# create the manifold resource
manifold { 'internal':
  type         => 'package',  # the type of resource to match
  match        => 'tag',      # what attribute to match on
  pattern      => 'internal', # provide a pattern to match
  relationship => before,     # set relationships on all matching resources
}

package { ['foo', 'bar', 'baz']:
  ensure  => present,
  tag     => 'internal',      # the manifold will match on this tag
}

yumrepo { 'internal':
  ensure   => 'present',
  baseurl  => 'http: //yum.example.com/el/7/products/x86_64/',
  descr    => 'Local packages',
  enabled  => '1',
  before   => Manifold['internal'], # standard resource relationship
}

The yumrepo resource will be enforced before the manifold resource, which in turn will be enforced before any package resources tagged with 'internal'. The benefits of the resource collector search expression, without the side effect of realizing virtual resources. It's also a little more explicit about what your intent is.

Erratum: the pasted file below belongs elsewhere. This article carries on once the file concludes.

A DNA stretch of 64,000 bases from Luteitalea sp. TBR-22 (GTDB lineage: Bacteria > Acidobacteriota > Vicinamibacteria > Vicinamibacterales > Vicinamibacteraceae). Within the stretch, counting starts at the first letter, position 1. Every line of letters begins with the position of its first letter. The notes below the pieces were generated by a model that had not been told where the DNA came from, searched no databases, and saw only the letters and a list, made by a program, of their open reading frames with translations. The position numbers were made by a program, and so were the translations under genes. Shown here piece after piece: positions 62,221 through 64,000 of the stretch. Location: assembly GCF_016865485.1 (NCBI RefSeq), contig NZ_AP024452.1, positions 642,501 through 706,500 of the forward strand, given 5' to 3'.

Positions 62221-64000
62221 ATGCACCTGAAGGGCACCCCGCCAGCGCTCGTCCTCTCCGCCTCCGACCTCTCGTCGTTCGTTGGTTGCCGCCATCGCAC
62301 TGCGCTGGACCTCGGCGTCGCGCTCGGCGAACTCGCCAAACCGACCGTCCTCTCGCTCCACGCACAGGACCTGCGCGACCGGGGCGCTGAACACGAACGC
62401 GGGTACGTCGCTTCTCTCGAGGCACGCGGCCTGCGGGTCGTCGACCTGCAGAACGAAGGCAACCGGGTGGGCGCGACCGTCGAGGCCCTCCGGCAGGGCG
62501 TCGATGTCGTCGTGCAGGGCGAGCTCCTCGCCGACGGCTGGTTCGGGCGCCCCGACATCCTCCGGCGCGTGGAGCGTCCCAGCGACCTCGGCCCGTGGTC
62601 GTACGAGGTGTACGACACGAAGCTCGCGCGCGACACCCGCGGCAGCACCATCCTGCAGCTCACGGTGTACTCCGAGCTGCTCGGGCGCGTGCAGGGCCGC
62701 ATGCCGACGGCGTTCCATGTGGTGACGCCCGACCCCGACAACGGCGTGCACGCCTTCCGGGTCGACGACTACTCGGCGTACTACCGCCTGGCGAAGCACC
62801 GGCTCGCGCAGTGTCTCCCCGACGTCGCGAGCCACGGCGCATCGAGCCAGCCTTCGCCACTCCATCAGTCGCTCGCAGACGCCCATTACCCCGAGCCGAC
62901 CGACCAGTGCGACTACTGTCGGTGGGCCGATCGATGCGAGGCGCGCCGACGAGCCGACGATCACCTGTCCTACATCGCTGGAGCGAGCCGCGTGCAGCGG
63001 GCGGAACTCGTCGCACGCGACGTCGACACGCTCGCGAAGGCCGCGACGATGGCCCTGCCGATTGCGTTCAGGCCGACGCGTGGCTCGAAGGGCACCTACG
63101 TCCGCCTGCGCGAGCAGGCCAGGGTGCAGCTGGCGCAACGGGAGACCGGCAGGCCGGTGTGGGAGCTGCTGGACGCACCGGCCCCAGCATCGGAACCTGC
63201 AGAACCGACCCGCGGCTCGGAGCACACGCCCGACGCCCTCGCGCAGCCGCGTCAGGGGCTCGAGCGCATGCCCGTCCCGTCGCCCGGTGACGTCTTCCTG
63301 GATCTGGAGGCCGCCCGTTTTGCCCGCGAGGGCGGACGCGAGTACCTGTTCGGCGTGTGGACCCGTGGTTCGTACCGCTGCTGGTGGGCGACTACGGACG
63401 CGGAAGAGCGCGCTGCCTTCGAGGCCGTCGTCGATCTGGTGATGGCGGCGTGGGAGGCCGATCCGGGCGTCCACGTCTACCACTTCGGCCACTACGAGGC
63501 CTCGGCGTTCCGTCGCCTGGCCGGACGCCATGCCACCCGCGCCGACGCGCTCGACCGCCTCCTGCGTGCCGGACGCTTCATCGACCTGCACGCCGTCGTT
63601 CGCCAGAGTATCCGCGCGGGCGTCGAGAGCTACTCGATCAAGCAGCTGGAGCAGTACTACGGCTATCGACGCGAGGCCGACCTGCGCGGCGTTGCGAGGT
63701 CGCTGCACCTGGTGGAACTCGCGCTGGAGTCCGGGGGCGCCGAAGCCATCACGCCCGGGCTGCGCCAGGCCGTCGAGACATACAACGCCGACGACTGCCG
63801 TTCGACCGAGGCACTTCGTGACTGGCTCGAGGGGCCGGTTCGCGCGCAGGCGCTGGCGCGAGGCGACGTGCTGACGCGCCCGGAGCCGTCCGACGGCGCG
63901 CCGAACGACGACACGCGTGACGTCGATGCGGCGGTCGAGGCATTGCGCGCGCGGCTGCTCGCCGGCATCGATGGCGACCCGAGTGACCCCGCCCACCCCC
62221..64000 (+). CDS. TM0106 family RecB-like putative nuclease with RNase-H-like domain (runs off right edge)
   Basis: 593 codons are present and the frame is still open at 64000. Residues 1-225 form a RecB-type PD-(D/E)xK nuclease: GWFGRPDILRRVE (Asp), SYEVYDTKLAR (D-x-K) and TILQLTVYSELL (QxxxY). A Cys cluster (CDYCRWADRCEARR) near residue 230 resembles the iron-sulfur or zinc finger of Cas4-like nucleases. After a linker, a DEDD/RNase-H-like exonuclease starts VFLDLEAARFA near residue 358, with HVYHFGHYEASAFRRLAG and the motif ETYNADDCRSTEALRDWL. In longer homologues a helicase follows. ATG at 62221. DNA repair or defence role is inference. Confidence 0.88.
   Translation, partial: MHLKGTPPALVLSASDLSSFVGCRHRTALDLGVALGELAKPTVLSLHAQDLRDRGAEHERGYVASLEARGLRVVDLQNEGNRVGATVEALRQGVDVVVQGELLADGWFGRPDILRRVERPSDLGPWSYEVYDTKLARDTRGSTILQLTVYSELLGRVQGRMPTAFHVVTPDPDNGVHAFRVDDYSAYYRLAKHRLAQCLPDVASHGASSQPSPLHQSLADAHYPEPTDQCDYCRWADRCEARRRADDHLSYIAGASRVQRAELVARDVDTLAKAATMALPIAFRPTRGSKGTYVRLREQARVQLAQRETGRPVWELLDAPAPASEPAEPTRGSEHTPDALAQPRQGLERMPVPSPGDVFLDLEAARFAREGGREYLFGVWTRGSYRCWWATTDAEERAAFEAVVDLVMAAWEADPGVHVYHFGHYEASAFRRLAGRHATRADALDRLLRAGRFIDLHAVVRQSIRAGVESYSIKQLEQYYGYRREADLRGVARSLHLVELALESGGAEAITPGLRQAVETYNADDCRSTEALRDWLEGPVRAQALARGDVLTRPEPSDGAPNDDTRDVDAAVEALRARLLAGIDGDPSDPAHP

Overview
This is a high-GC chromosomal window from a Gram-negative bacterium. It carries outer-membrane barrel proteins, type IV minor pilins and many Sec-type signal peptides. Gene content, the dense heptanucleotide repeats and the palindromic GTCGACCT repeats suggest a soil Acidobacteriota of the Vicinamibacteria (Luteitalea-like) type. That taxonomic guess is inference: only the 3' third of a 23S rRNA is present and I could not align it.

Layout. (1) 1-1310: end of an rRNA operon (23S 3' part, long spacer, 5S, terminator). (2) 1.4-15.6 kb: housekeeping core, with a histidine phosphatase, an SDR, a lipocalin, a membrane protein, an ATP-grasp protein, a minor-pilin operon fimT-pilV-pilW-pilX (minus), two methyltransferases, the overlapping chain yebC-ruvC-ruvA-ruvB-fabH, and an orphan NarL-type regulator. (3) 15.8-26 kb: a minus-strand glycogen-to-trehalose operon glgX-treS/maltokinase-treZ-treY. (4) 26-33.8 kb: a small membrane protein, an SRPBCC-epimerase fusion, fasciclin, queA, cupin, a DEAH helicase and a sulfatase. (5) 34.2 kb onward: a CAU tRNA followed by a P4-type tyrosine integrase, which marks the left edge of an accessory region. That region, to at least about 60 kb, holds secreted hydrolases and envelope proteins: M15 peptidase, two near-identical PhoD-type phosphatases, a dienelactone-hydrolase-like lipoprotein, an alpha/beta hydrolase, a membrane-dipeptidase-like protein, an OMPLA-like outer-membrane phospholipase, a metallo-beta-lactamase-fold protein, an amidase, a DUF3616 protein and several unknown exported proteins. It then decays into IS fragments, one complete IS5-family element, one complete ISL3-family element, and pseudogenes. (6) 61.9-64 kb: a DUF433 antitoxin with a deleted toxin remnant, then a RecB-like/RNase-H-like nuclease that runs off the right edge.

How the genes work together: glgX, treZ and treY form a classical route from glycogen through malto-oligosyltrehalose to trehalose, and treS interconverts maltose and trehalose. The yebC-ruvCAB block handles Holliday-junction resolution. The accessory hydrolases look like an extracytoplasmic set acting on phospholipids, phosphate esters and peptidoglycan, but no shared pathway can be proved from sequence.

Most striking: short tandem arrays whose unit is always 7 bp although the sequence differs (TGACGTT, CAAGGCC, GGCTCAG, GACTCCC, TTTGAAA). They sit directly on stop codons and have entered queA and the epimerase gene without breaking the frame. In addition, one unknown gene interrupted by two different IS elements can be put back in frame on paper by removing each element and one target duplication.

So why the name? The intake manifold4 in your car's engine is a component that takes a single stream of air and carefully splits it into a stream for each piston. The exhaust manifold works similarly, only it takes each exhaust stream and combines it into a single5 exhaust system.

The manifold resource type works similarly. It will allow you to set a single relationship on that resource, and effectively transfers that relationship to multiple other resources based on pattern matching rules. You can match based on the title or any other attribute, and you can provide a string or a regular expression to match against. You can also provide an invert bit which will invert the effects of the search expression. Note that this is true inversion, and doesn't have the same ineffective negation problem that resource collector search expressions do.

It's early in development, but I hope that it becomes a standard part of your toolbox and that you provide feedback in the form of issues or pull requests to improve its functionality. It's got the potential to make this type of relationship orders of magnitude safer.

Install it with puppet module install binford2k/manifold or by adding it to your Puppetfile and try it out today!